Heavyweight Stefan Struve used his significant height and reach advantage to defeat Daniel Omielanczuk. Omielanczuk struggled to get inside, but once he did, Struve used a judo trip to put him on his back. Struve transitioned to mount, and then to the back of Omielanczuk. Omielanczuk defended well in the first round, but when the pair hit the ground in the same manner in round two, Struve quickly went for the neck. Struve sunk in a D’arce choke along the cage and Omielanczuk was forced to tap.
Returning from a lengthy injury layoff, featherweight Mirsad Bektic made short work of late-notice opponent Russell Doane. Bektic was crisp with his punches before scoring a big takedown. He then transitioned to Doane’s back along the cage. Doane defended Bektic’s submission attempts initially, but Bektic secured a body-triangle and locked in a rear-naked choke to get the finish.
Brazilian Iuri Alcantara put on a dominant display to close out the preliminary card with a submission win over Brad Pickett. Alcantara was aggressive with his striking attack, catching Pickett with a knee along the fence and then a standing back elbow. A pair of follow-up punches sent Pickett to the canvas and Alcantara flurried to finish. Pickett somehow survived, but Alcantara attacked with a triangle choke. Pickett escaped, but Alcantara transitioned to an armbar and then back to the triangle. It was too much for Pickett, who was forced to submit.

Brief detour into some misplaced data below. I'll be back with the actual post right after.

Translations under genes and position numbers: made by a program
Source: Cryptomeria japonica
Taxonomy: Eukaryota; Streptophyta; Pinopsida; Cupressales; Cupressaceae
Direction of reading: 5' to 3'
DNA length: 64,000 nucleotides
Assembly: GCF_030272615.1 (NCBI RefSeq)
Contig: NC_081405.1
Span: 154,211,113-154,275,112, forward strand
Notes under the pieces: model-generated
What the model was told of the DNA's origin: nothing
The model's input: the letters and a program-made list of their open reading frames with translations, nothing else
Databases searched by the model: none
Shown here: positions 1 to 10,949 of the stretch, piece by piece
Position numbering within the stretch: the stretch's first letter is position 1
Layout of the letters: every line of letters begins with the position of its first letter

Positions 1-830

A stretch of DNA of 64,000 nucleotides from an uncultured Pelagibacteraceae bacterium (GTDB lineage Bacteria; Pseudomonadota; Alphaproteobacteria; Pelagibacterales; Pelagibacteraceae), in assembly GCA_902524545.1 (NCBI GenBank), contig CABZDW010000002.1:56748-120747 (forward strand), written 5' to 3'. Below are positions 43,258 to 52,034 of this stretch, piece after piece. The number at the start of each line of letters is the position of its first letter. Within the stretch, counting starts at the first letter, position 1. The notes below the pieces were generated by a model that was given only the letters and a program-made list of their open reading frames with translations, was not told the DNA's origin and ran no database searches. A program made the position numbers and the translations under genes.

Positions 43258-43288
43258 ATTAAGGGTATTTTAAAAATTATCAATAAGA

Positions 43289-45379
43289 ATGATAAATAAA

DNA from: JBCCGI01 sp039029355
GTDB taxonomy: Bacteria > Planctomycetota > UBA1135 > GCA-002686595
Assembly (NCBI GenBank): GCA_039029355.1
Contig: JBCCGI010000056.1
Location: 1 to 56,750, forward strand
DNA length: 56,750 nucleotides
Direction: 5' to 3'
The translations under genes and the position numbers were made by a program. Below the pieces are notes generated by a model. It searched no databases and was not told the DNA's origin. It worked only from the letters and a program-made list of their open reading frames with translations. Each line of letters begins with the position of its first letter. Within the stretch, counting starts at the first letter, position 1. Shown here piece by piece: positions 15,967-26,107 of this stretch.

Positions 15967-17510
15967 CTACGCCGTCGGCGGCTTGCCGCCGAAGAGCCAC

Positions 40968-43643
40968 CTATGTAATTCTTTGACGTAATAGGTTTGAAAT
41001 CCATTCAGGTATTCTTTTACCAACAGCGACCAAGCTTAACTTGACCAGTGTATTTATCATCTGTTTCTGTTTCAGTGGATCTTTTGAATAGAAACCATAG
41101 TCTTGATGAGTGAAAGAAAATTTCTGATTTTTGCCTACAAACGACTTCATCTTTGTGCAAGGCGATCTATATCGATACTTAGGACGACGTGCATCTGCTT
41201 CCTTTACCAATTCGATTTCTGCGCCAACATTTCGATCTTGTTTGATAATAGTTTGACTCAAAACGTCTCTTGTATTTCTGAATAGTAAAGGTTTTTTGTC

Bantamweight Damian Stasiak overcame two tough rounds to score a thrilling, third-round armbar finish of Davey Grant. Grant used his size to overpower Stasiak early. Grant’s takedowns were frequent and his scored with combination after combination on the feet. Late in the second round, Stasiak swept to the top and mounted Grant. That was a precursor of what would happen in round three. Grant again took the fight to the ground, but Stasiak locked onto a deep armbar and cranked on Grant’s arm until he tapped.
Leon Edwards used his superior grappling abilities to submit opponent Albert Tumenov via rear-naked choke. Edwards quickly took Tumenov to the ground in the opening frame. The tide turned in the second stanza as Tumenov stayed upright and battered Edwards with combination after combination. Edwards was patient in round three, earning another takedown and taking the back of the Russian. Once there, Edwards applied the fight-finishing choke and coerced the tap.
Making his UFC debut, Marc Diakiese topped Lukasz Sajewski by second-round TKO. Diakiese was overly aggressive early, allowing Sajewski to take him to the ground. Diakiese worked back to his feet and violently slammed Sajewski. It wasn’t long, however before Sajewski again earned a takedown. The pace of the Polish fighter slowed significantly in round two as Diakiese increased his pressure and striking volume. He backed Sajewski against the cage and teed off, forcing the referee to intervene.
Mike Perry remained undefeated, scoring a third-round knockout of Danny Roberts in an action-filled battle. Perry pushed the pace from the opening bell, while Roberts countered with kicks. Perry’s pressure paid off multiple times as he rocked Roberts and gained top position on the ground. As the fight progressed, the kicks of Roberts paid off as Perry slowed. It wasn’t enough, however, as Perry landed a heavy right hand in the waning moments of the fight, sending an unconscious Roberts crashing to the mat.
TUF Brazil winner Leonardo Santos eked out a split decision win over countryman Adriano Martins in a slow-paced affair to open the event. The pair traded single strikes throughout the course of three rounds, with Santos doing just enough to earn the victory on the scorecards.